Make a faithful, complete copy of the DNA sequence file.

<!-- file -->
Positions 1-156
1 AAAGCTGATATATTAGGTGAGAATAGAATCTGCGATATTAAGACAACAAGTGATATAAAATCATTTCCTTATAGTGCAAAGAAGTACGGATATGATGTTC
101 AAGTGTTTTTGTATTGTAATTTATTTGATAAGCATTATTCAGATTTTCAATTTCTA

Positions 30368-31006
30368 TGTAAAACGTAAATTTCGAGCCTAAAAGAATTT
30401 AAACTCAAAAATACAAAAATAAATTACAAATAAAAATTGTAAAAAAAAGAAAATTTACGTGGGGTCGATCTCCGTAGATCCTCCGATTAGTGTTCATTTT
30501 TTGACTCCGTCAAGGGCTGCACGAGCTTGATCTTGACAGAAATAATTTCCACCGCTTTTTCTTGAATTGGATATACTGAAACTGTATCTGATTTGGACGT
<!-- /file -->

Positions 1-156
1 AAAGCTGATATATTAGGTGAGAATAGAATCTGCGATATTAAGACAACAAGTGATATAAAATCATTTCCTTATAGTGCAAAGAAGTACGGATATGATGTTC
101 AAGTGTTTTTGTATTGTAATTTATTTGATAAGCATTATTCAGATTTTCAATTTCTA

Positions 30368-31006
30368 TGTAAAACGTAAATTTCGAGCCTAAAAGAATTT
30401 AAACTCAAAAATACAAAAATAAATTACAAATAAAAATTGTAAAAAAAAGAAAATTTACGTGGGGTCGATCTCCGTAGATCCTCCGATTAGTGTTCATTTT
30501 TTGACTCCGTCAAGGGCTGCACGAGCTTGATCTTGACAGAAATAATTTCCACCGCTTTTTCTTGAATTGGATATACTGAAACTGTATCTGATTTGGACGT